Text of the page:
lollman karen j (lollma@ACC.WUACC.EDU)
Thu, 30 Jun 1994 15:34:19 -0500
The Derby committee asked me to be the MC and fill time between heats,
etc., so before the races started, and after the opening...I asked the
group of boys "How many of you, before you left home, or on the way to
the races, were told by your parents 'not everyone can win. If your car
doesn't finish first, be a good sport.'?" Every kids hand shot up.
Every adult looked around sheepishly before bursting out laughing. Then
I asked the next question..."how many of you think you won't win?" Only
one boy raised his hand. Once again, everyone laughed. The boy who
didn't think he would win made it to the final round, and left with a
The main message here is kids are eternal optimists. They truly believe
they will succeed in everything they do. The notion of failure is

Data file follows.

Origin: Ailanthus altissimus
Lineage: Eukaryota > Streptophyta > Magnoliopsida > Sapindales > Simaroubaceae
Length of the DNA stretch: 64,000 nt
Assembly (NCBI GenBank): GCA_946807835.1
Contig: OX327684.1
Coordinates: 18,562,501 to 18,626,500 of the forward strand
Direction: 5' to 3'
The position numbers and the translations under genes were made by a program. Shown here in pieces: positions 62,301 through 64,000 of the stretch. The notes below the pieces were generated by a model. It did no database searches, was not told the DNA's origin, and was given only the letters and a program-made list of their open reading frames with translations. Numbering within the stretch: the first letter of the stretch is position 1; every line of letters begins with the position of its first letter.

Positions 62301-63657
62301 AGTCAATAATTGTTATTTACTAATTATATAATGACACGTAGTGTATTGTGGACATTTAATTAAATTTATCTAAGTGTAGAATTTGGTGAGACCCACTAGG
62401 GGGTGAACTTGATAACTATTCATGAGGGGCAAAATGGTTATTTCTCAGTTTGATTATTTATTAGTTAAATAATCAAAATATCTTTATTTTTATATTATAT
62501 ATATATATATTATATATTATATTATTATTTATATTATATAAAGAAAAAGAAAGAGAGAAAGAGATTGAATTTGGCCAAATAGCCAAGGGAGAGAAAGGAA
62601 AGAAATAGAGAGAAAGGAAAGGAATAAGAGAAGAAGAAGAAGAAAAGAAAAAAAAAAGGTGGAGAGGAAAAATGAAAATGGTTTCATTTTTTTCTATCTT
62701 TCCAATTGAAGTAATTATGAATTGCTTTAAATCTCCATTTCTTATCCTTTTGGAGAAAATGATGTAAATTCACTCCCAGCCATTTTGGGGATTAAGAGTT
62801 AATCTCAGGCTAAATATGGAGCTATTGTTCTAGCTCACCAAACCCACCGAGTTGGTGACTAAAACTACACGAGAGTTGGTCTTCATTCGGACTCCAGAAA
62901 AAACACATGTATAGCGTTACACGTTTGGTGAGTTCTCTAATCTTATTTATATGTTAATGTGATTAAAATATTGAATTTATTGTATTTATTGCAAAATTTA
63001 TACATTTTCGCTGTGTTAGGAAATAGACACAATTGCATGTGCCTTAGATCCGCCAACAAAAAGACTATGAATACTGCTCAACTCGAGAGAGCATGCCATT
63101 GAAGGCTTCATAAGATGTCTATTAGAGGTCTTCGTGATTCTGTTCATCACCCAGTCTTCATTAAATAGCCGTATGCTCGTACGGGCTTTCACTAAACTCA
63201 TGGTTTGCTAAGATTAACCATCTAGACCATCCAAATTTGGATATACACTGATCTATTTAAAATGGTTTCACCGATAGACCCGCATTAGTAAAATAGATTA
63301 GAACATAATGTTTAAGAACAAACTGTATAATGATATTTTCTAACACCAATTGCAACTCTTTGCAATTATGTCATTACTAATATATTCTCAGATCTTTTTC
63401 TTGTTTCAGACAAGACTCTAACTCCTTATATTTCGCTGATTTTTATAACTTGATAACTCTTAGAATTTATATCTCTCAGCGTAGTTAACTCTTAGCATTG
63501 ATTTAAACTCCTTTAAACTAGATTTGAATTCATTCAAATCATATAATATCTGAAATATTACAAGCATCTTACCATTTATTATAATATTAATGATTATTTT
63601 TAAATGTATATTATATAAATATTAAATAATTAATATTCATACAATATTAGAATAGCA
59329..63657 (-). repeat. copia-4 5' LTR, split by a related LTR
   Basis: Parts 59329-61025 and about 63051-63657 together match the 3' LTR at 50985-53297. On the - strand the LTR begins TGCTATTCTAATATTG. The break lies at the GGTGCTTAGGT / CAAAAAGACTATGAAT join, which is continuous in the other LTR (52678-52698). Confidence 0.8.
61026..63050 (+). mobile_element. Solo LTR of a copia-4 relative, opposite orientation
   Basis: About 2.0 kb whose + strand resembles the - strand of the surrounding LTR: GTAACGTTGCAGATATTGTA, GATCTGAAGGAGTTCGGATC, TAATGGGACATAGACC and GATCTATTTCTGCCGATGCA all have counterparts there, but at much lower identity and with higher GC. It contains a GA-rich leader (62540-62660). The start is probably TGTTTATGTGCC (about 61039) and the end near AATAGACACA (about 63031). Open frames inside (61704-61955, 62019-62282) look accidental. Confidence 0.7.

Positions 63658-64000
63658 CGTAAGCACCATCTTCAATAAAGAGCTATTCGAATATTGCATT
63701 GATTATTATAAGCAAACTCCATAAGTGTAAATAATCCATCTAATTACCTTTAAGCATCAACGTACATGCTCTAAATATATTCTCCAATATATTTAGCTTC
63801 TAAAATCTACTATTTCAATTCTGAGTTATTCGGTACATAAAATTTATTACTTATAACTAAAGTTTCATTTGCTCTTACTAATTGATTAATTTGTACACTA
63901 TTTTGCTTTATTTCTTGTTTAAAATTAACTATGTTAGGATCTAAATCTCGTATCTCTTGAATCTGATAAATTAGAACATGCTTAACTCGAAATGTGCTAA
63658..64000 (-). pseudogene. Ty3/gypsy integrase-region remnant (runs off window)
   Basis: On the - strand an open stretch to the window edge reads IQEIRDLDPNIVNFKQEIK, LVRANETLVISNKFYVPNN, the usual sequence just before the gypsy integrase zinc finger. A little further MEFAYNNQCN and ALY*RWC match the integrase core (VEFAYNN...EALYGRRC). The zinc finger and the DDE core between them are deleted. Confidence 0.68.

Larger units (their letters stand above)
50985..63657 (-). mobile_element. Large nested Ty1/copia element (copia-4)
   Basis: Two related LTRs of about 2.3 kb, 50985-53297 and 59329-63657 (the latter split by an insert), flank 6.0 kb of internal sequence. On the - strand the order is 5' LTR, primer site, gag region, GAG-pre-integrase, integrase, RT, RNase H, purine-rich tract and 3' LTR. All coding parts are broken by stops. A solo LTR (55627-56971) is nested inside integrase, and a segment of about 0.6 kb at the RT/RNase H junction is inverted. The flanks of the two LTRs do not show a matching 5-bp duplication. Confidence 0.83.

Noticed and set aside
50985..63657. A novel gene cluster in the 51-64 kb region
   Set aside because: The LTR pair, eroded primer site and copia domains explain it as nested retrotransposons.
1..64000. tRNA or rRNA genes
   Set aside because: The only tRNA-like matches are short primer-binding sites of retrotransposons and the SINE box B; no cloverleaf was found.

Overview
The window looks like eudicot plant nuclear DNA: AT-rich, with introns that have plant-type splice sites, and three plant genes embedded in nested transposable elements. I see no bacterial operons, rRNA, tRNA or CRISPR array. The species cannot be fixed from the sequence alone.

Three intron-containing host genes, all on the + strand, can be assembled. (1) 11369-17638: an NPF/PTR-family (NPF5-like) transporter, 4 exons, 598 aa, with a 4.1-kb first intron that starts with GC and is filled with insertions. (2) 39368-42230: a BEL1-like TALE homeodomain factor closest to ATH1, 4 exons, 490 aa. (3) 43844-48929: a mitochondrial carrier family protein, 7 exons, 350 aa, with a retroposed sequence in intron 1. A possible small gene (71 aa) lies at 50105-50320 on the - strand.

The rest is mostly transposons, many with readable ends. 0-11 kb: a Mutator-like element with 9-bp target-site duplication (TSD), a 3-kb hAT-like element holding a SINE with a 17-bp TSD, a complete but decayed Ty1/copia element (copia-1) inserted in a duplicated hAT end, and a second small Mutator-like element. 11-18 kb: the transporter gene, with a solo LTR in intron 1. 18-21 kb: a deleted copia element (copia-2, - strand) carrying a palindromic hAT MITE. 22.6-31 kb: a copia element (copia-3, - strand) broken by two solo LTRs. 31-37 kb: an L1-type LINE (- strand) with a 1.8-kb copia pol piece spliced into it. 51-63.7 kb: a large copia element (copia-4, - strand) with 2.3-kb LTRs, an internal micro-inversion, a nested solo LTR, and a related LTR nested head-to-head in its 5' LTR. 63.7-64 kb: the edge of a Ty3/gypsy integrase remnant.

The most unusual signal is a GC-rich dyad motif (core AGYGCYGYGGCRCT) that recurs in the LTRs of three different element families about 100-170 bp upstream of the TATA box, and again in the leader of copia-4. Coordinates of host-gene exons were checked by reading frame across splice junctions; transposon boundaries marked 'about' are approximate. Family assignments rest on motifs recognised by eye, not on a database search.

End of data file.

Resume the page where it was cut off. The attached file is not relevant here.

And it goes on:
learned, not instinctive. Life teaches them the concept of "failure".
Scouts can give them the tools to avoid "failure", and the skills to cope
with "less than desired results".
Tools to avoid failure...realistic goals, planning, preparing, doing
one's best. Coping skills...analysis, testing, redefining goals,
As Scouters we need to encourage development of personal skills, and let
parents know activities such as Pinewood Derbies are held to develop the
child's skills, and to give them the opportunity to use the skills they
are developing. I'd be willing to bet the parents who raise hell are
much more concerned about being embarrased by their child's reaction
than they are about their child's reaction.
We can work around such parents, but we can't eliminate them...only try
to undo the harm they cause. After all, we're here for the kids, right!
Terry Howerton Sakima Group, Inc. SCOUTER Magazine Kansas City